Integrative Bio-Systems Design.

Shelter - Green Building


Shibam, Yemen - Image courtesy CraTerre

The need for shelter is as ancient as humanity itself, and the ways in which this need has been met over the millennia has been one of the most durable manifestations of human culture. The collective quest for shelter, community, and livelihoods gave rise to the settlements that nurtured civilisations around the globe.

The built environment crystallises many generations of personal and collective choices to satisfy the need for shelter and comfort.

Why Green Building?

In the postindustrial era of globalisation, urbanisation and population growth, the pace and intensity of building is unprecedented. Mainstream building technology is capital intensive, depends on the cheap availability of fossil fuels and generates large amounts of pollution. Currently, most buildings are not designed according to ecological principles: they are often placed without sensitivity to the immediate environment, inefficient in their use of energy and materials, and encourage wasteful and consumptive resource streams. It is unsustainable in the extreme, generating ever-increasing costs throughout their life-cycles and placing great strain on the environment and on human health.

Sustainable building technology emphasises the revitalisation of traditional skills, ecological design and the use of locally-available resources to build dwellings that are energy-efficient, in harmony with nature, and healthy for people to live and work in. Open Synergy can assist with design, training, and implementation of sustainable building projects, working with individual buildings as well as with large-scale settlements.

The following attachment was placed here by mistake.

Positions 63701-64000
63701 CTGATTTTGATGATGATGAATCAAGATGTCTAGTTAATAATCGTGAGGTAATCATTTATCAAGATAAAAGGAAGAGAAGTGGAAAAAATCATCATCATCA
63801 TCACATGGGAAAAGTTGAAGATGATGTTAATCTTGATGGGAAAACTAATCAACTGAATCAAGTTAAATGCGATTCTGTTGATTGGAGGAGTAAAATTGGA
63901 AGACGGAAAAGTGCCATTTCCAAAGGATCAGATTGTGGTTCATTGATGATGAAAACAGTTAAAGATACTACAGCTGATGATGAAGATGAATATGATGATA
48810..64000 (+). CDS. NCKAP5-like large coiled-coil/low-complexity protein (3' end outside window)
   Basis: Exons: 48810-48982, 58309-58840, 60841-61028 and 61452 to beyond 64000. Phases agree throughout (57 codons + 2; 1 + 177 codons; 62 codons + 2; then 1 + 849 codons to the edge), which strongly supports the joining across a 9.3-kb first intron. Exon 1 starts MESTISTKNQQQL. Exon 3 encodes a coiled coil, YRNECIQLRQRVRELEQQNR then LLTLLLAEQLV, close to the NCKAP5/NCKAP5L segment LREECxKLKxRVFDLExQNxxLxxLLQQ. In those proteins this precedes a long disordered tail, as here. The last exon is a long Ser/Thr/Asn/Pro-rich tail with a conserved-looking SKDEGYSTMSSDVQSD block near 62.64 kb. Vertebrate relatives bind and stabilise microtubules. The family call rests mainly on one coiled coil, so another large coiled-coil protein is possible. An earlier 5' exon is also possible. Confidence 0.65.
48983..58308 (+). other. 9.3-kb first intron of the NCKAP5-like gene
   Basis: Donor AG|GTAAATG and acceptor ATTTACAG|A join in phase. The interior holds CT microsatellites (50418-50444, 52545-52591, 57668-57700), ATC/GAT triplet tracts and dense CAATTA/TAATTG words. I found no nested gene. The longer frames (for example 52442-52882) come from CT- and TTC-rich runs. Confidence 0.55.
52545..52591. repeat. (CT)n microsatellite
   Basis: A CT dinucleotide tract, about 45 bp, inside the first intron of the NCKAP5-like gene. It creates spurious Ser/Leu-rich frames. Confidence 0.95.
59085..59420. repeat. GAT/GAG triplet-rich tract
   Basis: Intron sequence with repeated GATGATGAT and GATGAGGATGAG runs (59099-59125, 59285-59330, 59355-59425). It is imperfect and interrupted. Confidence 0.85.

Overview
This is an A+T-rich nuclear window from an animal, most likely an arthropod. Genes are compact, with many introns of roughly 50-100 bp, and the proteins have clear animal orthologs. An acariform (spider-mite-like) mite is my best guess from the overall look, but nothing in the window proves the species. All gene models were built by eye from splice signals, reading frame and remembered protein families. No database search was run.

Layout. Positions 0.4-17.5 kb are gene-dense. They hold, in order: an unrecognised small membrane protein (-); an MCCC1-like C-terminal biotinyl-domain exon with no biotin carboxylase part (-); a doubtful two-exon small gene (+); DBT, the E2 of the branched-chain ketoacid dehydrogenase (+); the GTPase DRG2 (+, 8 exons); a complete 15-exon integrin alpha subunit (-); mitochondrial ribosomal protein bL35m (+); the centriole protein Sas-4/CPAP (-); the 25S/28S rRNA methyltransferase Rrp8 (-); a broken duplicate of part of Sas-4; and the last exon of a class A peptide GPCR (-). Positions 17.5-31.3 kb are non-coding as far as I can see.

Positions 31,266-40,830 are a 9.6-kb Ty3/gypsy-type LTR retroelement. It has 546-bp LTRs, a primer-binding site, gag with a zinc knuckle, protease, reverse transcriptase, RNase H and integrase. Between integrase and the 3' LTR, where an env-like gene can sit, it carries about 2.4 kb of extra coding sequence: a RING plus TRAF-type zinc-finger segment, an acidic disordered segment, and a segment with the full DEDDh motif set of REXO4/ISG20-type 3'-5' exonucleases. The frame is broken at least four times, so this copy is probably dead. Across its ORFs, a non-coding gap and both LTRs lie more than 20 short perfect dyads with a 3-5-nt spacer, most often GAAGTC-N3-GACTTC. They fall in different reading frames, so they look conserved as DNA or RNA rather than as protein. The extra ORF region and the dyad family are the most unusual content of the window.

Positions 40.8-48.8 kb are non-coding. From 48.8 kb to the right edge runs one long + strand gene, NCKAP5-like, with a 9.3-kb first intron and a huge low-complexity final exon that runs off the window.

Earthbuilding technologies make use of earth as a primary building material. Earth is one of the oldest and most widely used building materials in the world. Earthbuilding traditions are found around the world in most cultures. The origins of civilisation and urbanisation are closely entwined with earthbuilding technology, esp. The monumental buildings of great civilisations were built and supported by people who lived mostly in earthen dwellings. Today, earthbuilding is experiencing a renaissance as ecological designers, architects and home owners become aware of the solid, thermally efficient and aesthetically pleasing structures that can be built of local resources with low embodied energy. There are many different earthbuilding traditions, including adobe, cob, rammed-earth, strawbale, and many others.


However, with clever design and modifications, most buildings can be retrofitted. Retrofitting involves the conversion of an existing structure along ecological guidelines to make it more resource-efficient, comfortable, and aesthetic.

In doing so, we avoid generating a completely new ecological footprint by using space and materials that have already been assembled. In this way, we avoid generating the emissions associated with the embodied energy of new materials. Coherent retrofitting projects represent one of the most effective ways of achieving a more sustainable built environment.

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